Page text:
Tucked away in West Hull just off Ella Street is a path linking up with Goddard Avenue to the north. There's nothing spectacular about this cut-through that's used by pedestrians and cyclists and its name, Jack Kaye Walk, may not mean too much to those that use it. 

Look a little further and you'll discover a clue to this mysterious Jack Kaye. A plaque tells us that he was an "epicurean grocer" and that he traded in the Avenues area "for 365 days a year from his shop here 1947-1998".
Advert dating from the early 80s

As a student living on Westbourne Avenue in the early 1980s I well remember that small Mace store on the corner of Ella Street and Salisbury Street. At a time when few shops had Sunday opening it was indeed to place to pop for any last minute items you'd overlooked at Jacksons on Princes Avenue or Chanterlands Avenue. The small shop front belied the veritable Aladdin's cave of grocery products that Kaye and his team purveyed. Each customer was greeted with a cheery "good morning madam", or whatever, by the white-coated grocer. Such personal service was a rarity then, and I dare say, little in evidence in that part of Hull nowadays.
Photo of Jack Kaye from a copy of the Hull Advertiser

For any former Avenue's residents here's a rare chance to hear Jack Kaye himself when Radio 1 visited Hull on 1 April 1991. This is an extract from Gary Davies's show, billed as Gary's Easter Egg-in, accompanied by Kim Wilde.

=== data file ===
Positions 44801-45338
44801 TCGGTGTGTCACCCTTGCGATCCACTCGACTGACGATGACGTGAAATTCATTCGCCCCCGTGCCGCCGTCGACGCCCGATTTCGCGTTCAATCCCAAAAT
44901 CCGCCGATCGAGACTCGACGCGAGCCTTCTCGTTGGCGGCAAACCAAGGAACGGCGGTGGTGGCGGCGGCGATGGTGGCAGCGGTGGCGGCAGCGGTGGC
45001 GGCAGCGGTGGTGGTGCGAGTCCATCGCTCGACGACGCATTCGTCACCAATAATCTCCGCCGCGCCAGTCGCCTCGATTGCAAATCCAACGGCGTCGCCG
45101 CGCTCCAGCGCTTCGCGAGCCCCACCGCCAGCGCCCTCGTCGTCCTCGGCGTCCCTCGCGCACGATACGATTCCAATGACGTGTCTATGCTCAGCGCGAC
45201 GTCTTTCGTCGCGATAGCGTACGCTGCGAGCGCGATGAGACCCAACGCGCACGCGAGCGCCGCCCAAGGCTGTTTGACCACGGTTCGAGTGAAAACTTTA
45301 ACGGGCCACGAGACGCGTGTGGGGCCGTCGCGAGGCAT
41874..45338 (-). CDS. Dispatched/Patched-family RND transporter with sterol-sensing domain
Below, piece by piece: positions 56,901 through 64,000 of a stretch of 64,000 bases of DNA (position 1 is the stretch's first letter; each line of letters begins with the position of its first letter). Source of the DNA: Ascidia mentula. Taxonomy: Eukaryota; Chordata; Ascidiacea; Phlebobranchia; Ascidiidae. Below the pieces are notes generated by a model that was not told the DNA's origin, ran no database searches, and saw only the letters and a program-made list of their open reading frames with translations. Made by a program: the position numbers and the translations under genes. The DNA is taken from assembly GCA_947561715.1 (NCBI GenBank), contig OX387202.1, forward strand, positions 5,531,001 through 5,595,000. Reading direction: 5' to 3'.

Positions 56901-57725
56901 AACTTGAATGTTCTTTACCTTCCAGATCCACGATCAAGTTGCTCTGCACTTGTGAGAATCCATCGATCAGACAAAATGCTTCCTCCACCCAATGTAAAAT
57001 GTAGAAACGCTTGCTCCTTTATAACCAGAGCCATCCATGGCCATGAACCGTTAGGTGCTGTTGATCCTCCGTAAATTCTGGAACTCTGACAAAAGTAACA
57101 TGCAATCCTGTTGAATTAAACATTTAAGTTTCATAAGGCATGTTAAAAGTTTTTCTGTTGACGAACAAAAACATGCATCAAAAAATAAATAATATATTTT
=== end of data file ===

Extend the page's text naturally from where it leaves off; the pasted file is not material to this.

Jack Kaye retired in 1998 and the corner shop has now since been flattened as part of a housing development. The plaque in his memory was erected in 2012 by the Avenues and Pearson Park Residents' Association.

My thanks go to my friend Stella Flynn, and on this occasion my Hull correspondent, for taking the time to photograph the area.

Friday, April 18, 2014


There’s at least two generations who on hearing the words “Crackerjack” will instinctively shout back “Crackerjack!”  (Witness the response to Ed Stewart on Pointless Celebrities the other week.) And that Crackerjack pencil must surely be one of the most iconic pieces of stationery alongside the Blankety Blank cheque book and pen.

BBC TV’s Crackerjack ran from 1955 to 1984 and is recalled in this Radio 4 programme from the series Trumpton Riots Again titled It’s Friday, It’s Five O’Clock and It’s …

The title comes from the opening announcement to the show during its late 60s/1970s heyday and has led to the popular misconception that Crackerjack was always on a Friday and always aired at 4.55 p.m.  In fact for the first ten years under Eamonn Andrews stewardship it ran on either Wednesday or Thursdays and only moved to Fridays when Leslie Crowther took over in 1964. It was 16 December 1966 before we first get to both that well known day and time.  By the time it came to an end in 1984 it had shifted to 5.15 p.m.